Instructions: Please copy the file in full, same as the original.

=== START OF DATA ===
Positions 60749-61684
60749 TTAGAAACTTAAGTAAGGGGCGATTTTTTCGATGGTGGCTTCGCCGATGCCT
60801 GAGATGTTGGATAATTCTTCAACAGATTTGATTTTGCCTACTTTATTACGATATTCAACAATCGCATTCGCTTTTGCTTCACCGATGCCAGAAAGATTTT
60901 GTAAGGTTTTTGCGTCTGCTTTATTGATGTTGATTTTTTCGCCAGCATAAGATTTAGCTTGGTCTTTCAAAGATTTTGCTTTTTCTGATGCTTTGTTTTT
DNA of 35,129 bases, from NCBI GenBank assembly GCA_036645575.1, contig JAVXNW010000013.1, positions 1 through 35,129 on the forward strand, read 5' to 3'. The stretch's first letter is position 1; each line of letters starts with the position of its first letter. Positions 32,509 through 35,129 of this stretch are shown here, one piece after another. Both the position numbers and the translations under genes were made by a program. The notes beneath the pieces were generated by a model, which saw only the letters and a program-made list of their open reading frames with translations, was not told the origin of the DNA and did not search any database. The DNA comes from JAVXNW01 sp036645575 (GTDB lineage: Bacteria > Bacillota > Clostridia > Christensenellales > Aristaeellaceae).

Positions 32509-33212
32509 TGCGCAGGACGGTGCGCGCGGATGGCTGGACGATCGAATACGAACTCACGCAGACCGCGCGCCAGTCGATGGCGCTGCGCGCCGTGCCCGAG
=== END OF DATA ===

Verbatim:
Positions 60749-61684
60749 TTAGAAACTTAAGTAAGGGGCGATTTTTTCGATGGTGGCTTCGCCGATGCCT
60801 GAGATGTTGGATAATTCTTCAACAGATTTGATTTTGCCTACTTTATTACGATATTCAACAATCGCATTCGCTTTTGCTTCACCGATGCCAGAAAGATTTT
60901 GTAAGGTTTTTGCGTCTGCTTTATTGATGTTGATTTTTTCGCCAGCATAAGATTTAGCTTGGTCTTTCAAAGATTTTGCTTTTTCTGATGCTTTGTTTTT
DNA of 35,129 bases, from NCBI GenBank assembly GCA_036645575.1, contig JAVXNW010000013.1, positions 1 through 35,129 on the forward strand, read 5' to 3'. The stretch's first letter is position 1; each line of letters starts with the position of its first letter. Positions 32,509 through 35,129 of this stretch are shown here, one piece after another. Both the position numbers and the translations under genes were made by a program. The notes beneath the pieces were generated by a model, which saw only the letters and a program-made list of their open reading frames with translations, was not told the origin of the DNA and did not search any database. The DNA comes from JAVXNW01 sp036645575 (GTDB lineage: Bacteria > Bacillota > Clostridia > Christensenellales > Aristaeellaceae).

Positions 32509-33212
32509 TGCGCAGGACGGTGCGCGCGGATGGCTGGACGATCGAATACGAACTCACGCAGACCGCGCGCCAGTCGATGGCGCTGCGCGCCGTGCCCGAG